Fife is the Kingdom of Delights.
As corny as it sounds, there truly is something to be said for appreciating what’s on your doorstep.
And a delightful little two-day jaunt to Fife was all it took for me to fully embrace this dusty old clich.
As someone who has spent their whole life living just across the Tay from Fife, it’s a place I’d taken for granted.
It was always just that peaceful, green swathe of land that divided me from the bright lights of Edinburgh and beyond.
So what a revelation it was to discover how much the Kingdom had to offer small enough to be able to drive to most points within an hour, but expansive enough to take in all manner of interesting attractions and bonny sights.
My girlfriend and I based ourselves at The Bay Hotel on the outskirts of the little town of Kinghorn, nestled at the foot of Fife.
The hotel was the ideal place for a relaxing short break with balconies offering gorgeous panoramic views over the Firth of Forth.
Waking up each morning to the calming pastel yellows and blues of the beach and river was the perfect way to switch off from the stresses and strains of busy day-to-day life.
Of course, if you did want to stay switched on while away (but with that view, why would you?) the room offered all the usual techie services you’d expect, such as wi-fi and even cable TV.
The hotel was comfortable and fresh, and we especially loved the split-level open-plan design of the room, again enhancing an airy feeling of freedom and peace.
The Bay also acts as part of the larger family-run Pettycur Bay Leisure Complex, which we were happily given access to during our stay.
We made a beeline for the swimming pool, enjoying the sauna, steam room and jacuzzi there, while for young families, the children’s paddling pool and soft play area will keep the kids happy for hours.
Add to all this a fitness centre, pool tables, and a function suite, and there was never a chance of us being bored during our stay. Finally, at the hotel, there’s the classy Horizons Restaurant.
We revelled one night with a slap-up steak dinner and bottle of red wine (or two!) at Horizons and again, with the Forth as a stunning backdrop, it felt like our own little idyllic hideaway.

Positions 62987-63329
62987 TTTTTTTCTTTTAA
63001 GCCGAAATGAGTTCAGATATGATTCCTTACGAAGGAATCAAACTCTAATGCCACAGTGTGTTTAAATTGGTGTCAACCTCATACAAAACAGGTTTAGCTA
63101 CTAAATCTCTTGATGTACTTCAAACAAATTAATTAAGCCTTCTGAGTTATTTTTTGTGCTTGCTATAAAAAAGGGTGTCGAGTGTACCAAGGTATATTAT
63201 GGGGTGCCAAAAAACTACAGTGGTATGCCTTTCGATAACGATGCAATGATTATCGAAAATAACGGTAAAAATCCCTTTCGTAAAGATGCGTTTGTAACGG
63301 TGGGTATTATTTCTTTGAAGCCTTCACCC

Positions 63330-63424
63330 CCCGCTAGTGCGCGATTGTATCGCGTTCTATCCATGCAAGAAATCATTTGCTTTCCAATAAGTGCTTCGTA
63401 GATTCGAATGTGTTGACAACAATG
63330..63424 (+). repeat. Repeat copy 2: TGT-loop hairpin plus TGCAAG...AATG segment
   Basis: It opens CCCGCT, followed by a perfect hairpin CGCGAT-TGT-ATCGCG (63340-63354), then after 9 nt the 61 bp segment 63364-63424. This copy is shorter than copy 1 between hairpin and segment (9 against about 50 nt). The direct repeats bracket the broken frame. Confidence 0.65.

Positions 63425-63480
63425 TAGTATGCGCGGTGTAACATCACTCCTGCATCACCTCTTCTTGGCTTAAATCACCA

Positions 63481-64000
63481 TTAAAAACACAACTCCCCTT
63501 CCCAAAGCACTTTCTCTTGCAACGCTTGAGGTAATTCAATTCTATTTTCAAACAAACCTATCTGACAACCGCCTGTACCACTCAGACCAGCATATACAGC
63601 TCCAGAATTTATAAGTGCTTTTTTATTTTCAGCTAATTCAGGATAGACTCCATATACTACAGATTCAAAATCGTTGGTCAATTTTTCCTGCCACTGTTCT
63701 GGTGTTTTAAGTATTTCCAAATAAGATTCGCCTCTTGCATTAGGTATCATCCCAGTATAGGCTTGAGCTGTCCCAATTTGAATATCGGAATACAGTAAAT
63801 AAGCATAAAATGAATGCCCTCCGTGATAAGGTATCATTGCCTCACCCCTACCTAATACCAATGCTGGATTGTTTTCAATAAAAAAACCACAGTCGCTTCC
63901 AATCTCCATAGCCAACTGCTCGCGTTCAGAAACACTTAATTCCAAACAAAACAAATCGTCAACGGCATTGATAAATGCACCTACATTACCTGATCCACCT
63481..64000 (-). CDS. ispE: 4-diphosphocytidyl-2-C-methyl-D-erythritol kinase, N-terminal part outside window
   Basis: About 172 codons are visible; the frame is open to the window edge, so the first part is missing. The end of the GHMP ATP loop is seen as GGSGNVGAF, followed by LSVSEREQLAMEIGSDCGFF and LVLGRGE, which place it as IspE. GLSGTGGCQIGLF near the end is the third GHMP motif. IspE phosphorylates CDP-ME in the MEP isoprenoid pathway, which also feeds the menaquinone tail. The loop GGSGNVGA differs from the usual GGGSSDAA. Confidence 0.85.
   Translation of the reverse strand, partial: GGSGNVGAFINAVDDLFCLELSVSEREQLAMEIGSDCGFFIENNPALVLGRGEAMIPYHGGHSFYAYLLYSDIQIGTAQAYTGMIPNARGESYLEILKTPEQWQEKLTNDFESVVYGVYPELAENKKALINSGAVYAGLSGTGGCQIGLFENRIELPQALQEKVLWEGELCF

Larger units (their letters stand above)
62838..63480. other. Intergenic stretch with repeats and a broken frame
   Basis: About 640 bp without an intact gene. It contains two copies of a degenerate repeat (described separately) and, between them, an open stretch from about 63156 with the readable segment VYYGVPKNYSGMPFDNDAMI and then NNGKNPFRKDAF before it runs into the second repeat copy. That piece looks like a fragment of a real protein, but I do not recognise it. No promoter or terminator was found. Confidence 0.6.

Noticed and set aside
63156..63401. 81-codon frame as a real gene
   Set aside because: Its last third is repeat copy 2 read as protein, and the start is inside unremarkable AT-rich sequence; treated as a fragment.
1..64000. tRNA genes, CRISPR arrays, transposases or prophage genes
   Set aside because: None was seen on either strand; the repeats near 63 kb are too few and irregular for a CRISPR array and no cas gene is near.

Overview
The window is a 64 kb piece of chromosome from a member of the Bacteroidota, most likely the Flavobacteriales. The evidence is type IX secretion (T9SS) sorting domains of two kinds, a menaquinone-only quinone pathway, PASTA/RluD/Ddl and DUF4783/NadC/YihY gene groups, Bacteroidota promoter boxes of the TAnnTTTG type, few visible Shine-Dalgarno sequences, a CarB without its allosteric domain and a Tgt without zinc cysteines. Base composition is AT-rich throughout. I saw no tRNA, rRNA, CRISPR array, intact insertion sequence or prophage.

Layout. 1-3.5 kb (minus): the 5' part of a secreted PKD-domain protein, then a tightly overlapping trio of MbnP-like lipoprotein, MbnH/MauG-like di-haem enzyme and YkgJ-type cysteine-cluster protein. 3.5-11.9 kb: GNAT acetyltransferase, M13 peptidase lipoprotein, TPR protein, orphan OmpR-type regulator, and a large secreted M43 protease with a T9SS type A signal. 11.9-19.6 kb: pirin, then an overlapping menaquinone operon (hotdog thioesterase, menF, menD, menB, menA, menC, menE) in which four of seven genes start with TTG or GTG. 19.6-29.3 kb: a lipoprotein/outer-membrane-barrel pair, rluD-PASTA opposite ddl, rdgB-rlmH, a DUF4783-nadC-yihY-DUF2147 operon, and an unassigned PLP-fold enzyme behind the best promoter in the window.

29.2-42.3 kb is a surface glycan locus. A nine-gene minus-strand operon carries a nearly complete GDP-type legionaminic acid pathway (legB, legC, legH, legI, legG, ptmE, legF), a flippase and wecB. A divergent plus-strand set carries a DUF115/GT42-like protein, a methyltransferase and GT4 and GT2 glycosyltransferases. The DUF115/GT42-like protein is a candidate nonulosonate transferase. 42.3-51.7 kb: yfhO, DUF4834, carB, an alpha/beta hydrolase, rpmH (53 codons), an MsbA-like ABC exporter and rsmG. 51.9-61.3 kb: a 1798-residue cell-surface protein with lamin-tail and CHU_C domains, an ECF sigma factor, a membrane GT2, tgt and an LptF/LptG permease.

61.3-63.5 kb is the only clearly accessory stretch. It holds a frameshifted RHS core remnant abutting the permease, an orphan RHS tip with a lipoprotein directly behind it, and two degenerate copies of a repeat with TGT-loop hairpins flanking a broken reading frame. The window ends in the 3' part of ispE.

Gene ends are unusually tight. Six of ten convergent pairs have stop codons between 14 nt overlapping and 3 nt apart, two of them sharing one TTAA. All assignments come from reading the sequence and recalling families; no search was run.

So while there was more than enough to keep us entertained and relaxed at The Bay, it felt only right for us to sink our teeth into a bigger piece of Fife.
Our first sojourn was to the Scottish Deer Centre on the outskirts of Cupar and a 40-minute drive from Kinghorn. This was a fantastic day out for young and old.
My only complaint is that simply calling it a deer centre underplayed everything else the facility had going on!
The deer themselves were a treat. Traipsing round the 55-acre park, bonding with each species as we passed, was an informative and enjoyable trip.
However, bundle in an otter enclosure, prowling wolves (safely placed behind large iron fences!), wildcats, a majestic bird of prey display, picnic benches and a rough-and-tumble park for the kids (and big kids), and it was oh-so-very-easy to spend a whole day enjoying the centre.
Next stop was Cluny Clays, a fun-for-all-the-family attraction, based on the edge of Kirkcaldy.
A big outdoor sports and adventure park, Cluny offers a range of activities including a number of shooting events, a kids’ adventure play area, a nine-hole golf course and more.
We were met by friendly manager Eddy Buchan, who gave us a tour of the grounds before we delved into a round of clay shooting, archery and air-rifling.
Being a bit of a klutz, I expected to be terrible at the disciplines, however, with Eddy’s expert guidance and cool-headed patience it was literally a blast!
I ended up performing better than anticipated and it even brought out my competitive streak as I was pitched against my just-as-eager girlfriend in a shoot-out. The less said about who came out on top, however, the better…
On our final day, we bade a fond farewell to The Bay and headed north along the coastline, taking in the East Neuk and the lovely little fishing villages of St Monans, Pittenweem, Anstruther and Crail.
The sun was out and we soaked up the picturesque delights of each beautiful wee harbour on our route.
The East Neuk is a special place and very popular. But it never gives the impression it has had to compromise its identity to become the tourist magnet it is.
And that, really, is Fife in a nutshell unassuming, underrated yet still full of personality and life. I can’t wait for my next visit.
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